Competition is expected whenever you are interviewing for a new role. It would be extremely fortunate if you found yourself as the only candidate being interviewed for a position. Consequently, genuine consideration should be paid towards the order in which you are selected for your interview, in relation to the other candidates. Many will point to the fact that every candidate is likely to be given the same opportunity to succeed, and that the conditions of the interview are unlikely to alter significantly. Even though this should be the case, interviewers are only human, and they will be influenced in the same way as anybody else. Therefore, order bias can play a part.
Being first to be interviewed.
Going in for your interview first should mean you receive the best possible interview experience from the company in question. They should be wide awake, and ready to give you their full attention. This should provide you with the best platform to succeed, with maximum concentration from both sides. However, being first can sometimes lead to your interview being forgotten slightly at the end of the process, especially if there have been several candidates after you. Those interviewed later on will be fresher in the mind of the interviewer, and that can lead to your chances of success being reduced.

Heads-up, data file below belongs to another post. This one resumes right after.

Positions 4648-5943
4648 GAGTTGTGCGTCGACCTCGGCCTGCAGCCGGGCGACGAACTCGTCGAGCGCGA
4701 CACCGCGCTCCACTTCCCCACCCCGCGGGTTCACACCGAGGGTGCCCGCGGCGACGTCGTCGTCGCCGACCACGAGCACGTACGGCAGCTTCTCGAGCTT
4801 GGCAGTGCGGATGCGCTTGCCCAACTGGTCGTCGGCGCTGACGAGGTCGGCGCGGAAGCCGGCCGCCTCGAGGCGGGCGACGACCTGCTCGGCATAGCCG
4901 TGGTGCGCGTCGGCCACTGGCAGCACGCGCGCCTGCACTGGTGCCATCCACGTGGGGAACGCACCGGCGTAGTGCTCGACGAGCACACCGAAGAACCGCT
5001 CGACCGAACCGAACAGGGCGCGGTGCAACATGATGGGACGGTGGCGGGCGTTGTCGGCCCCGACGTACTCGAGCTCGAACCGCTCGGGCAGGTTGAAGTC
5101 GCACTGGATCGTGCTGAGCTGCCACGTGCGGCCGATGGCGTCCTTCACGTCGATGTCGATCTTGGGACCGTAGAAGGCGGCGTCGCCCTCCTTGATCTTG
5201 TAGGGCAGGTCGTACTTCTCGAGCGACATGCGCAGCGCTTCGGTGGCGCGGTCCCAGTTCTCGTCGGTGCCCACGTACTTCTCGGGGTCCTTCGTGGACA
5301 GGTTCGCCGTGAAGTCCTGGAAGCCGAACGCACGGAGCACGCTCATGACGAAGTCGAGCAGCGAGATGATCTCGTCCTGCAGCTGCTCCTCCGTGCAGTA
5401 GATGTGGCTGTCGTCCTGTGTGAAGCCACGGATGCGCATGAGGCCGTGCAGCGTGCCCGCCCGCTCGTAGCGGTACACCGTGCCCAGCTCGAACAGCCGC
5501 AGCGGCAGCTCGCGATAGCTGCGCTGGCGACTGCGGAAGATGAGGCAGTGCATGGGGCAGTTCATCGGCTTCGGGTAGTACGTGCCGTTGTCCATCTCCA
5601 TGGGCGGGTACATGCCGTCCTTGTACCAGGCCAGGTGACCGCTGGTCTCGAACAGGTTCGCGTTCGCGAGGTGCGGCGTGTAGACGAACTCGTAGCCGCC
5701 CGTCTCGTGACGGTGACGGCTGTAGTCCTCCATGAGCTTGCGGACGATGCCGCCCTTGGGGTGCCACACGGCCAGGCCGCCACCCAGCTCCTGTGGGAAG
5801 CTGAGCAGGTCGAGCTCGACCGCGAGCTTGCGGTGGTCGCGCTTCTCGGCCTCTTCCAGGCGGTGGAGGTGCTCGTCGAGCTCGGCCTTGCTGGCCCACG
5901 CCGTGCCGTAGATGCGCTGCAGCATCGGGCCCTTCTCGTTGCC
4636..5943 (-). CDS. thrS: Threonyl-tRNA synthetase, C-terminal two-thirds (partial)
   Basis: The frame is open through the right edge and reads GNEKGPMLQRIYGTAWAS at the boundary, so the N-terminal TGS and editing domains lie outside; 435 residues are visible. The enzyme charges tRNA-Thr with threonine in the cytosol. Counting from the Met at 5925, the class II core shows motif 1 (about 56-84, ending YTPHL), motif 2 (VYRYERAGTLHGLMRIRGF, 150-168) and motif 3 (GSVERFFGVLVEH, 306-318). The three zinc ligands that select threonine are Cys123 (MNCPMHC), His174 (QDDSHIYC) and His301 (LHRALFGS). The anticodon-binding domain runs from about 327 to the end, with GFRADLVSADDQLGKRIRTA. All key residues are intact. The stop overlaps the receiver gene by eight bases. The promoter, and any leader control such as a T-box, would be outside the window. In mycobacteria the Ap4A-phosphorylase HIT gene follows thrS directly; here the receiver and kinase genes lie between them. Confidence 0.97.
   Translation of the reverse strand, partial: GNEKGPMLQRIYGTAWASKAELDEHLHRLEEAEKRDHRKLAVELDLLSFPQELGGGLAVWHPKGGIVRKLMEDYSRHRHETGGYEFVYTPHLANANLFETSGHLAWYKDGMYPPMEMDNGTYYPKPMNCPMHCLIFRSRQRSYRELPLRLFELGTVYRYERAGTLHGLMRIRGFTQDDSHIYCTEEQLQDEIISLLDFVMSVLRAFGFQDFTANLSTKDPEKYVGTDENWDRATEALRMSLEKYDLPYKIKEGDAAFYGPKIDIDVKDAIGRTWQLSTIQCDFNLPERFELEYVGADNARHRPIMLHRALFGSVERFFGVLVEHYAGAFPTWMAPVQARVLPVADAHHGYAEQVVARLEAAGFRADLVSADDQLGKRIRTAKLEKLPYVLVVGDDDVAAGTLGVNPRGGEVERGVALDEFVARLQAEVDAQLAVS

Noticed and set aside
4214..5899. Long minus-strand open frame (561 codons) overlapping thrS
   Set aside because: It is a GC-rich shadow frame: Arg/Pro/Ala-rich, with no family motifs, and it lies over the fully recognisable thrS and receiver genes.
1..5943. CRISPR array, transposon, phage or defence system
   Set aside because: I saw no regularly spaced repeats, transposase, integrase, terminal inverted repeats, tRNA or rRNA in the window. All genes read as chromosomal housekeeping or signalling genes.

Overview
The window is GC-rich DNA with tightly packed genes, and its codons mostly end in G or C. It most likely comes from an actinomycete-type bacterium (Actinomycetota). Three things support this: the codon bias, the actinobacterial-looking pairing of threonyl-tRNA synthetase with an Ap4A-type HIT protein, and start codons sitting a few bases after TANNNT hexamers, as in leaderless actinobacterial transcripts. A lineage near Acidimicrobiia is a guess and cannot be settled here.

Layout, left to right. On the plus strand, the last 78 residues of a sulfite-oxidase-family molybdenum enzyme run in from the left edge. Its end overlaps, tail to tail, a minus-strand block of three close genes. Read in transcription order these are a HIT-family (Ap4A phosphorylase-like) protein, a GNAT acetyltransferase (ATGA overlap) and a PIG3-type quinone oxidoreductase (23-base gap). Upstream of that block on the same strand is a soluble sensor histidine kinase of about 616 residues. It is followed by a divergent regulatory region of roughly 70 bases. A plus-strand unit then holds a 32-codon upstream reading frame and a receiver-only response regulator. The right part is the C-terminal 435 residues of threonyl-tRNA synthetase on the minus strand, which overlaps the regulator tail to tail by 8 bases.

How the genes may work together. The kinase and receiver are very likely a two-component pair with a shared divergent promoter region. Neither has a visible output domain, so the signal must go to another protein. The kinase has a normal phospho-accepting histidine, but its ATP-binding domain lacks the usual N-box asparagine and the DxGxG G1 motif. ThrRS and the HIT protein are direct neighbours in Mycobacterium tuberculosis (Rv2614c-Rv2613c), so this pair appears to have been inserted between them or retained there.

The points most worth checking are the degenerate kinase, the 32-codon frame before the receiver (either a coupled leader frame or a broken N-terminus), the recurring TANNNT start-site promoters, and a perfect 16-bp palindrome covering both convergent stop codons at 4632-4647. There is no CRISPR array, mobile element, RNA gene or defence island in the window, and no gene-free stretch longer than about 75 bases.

One of the middle batch.
The role itself can often determine how many people are likely to be interviewing alongside you. The number is likely to be less for specially skilled positions, when compared with more general roles. However, there will commonly be someone interviewed in the middle of two others. For that person, they can arguably benefit from the order they have been given. The interviewer will be completely engaged within the process by this point, having already conducted previous interviews. Furthermore, they will not yet have thoughts drifting towards the finish line, as there are more candidates still to come. However, depending on the number of competitors, being part of the middle batch can mean you are grouped alongside others, meaning your lasting impact is lessened.
The last one to the party.
Being the final candidate to interview for a role gives you the perfect opportunity to make the maximum impression on the interviewer. It’s all set up for you to blow the rest of the competition out of the water. You will be the one they remember most vividly when it comes to the decision making stage. Therefore, if you perform well with the responses you give, coupled with the demonstration of a good culture fit for the company, you give yourself an excellent chance of being successful. The interviewer may be a little weary by this point, but that shouldn’t pose a problem as long as you grab their attention with the way you conduct yourself.
So, is order bias a problem..?
The points made in regards to the last candidate being interviewed would suggest so, but there is very little that can be done about it. There will always be someone who must be last in line. However, even though it may happen occasionally, interviewers will always attempt to compare all the candidates they have seen fairly. Consequently, the order should not make a great deal of difference in most instances. Despite this, the unconscious nature of the bias can mean it’s difficult to compress. As a result, if you do happen to be the last to be interviewed, you should do all you can to use it to your advantage!